I’m passionate about politics. This year, however, my dearest friend told me she just didn’t want to hear anything about it. Can’t say I blame her. I’m scared witless for the future of our country, but I understand how the cultural war we are now going through can be too much for many to bear until the time comes to vote.
So do I jump in or do I stay away? Both, I guess. With like-minded friends, I’ll say what I think. I sign petitions urging positions I feel passionate about and send emails to my State and Federal representatives. I even contributed to my candidate of choice this year, something I haven’t done since the 60s. On those rare occasions when I run into those who feel equally passionate about the other side, I tend to back off. First, I am pretty much of a pacifist. Second, I doubt I’d change their minds any more than they could change mine.
What this cultural war has also done, apart from the aforementioned fright, is make me take a closer look at my series. When I began the Prioress Eleanor/Brother Thomas books, I knew I had picked an historical period that had issues which might resonate today. Do I do an authorial rant? Do I shut up?
Once again, I do a little of both. No writer is without a point of view, a philosophy, or passions. Those probably make each generation more sensitive to certain similarities in history which is why each generation shines a light on history in different ways. That is good. It gives texture to the past. Where the line is crossed, however, is when a writer forgets that the events might be similar but the past response to them will be different.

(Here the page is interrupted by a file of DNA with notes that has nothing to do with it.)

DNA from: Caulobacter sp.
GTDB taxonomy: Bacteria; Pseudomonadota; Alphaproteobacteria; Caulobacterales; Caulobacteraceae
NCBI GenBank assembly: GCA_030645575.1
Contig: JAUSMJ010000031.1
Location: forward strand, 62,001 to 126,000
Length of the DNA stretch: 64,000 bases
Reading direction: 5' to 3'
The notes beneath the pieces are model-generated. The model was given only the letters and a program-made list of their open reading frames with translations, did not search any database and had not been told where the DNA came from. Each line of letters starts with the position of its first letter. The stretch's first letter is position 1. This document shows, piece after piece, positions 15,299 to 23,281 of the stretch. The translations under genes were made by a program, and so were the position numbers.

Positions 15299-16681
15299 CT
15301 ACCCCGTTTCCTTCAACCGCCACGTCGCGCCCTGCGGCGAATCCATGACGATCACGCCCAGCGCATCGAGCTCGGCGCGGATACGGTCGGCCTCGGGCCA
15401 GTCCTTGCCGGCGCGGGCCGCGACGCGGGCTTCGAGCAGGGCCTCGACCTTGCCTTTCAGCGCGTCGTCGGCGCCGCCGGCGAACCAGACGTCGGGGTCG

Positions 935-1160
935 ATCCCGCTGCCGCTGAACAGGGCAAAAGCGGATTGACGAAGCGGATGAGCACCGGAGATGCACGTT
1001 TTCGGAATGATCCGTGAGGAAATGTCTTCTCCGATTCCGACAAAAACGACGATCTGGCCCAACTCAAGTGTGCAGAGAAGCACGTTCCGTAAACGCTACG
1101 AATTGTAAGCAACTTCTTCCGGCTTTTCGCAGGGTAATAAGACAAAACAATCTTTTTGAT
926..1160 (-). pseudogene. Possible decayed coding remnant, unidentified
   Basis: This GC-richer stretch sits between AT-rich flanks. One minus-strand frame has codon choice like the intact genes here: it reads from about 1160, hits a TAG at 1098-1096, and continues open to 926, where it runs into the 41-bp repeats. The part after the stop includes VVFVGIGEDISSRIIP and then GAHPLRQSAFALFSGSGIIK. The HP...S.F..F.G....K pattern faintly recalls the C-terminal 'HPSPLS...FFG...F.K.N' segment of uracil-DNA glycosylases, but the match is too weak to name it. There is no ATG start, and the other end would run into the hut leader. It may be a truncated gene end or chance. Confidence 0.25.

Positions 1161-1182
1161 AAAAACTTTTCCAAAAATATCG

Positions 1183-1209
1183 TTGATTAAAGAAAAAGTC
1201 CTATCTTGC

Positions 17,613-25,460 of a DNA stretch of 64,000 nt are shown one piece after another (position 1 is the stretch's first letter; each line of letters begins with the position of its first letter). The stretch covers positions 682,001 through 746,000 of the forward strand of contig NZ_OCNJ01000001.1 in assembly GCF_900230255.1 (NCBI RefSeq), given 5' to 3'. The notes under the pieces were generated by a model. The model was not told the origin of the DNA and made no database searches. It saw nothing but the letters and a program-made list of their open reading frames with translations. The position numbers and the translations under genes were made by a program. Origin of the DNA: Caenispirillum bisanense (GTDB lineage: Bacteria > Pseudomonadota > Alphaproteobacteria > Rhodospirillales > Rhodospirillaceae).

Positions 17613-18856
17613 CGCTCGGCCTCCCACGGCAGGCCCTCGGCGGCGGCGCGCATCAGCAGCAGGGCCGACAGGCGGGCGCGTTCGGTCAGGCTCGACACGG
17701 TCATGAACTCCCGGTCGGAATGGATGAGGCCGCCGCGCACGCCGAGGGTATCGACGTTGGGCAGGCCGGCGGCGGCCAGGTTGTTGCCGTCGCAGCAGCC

Knowing that the politics surrounding abortion is a hot button topic, I apologize in advance, but that subject does make my point. Today we have pro-lifers and pro-choicers. In the Middle Ages, we had pro-lifers of which many looked the other way. Abortions were performed often and for a variety of reasons. People frequently sympathized with the woman, even though the procedure was not approved because of religious prohibitions. Natural miscarriages were common anyway so why not just express sorrow and look the other way? For a fiction writer, it doesn’t matter which side of the modern debate you belong to, you must understand how someone in the past could have an abortion, knowing it was not approved, and why those around, disapproving as they might be, could decide that nothing untoward had happened.
Point made so I will end by jumping into the present just once, and then I promised to step back.
Please vote in November. The fate of our democracy depends on that.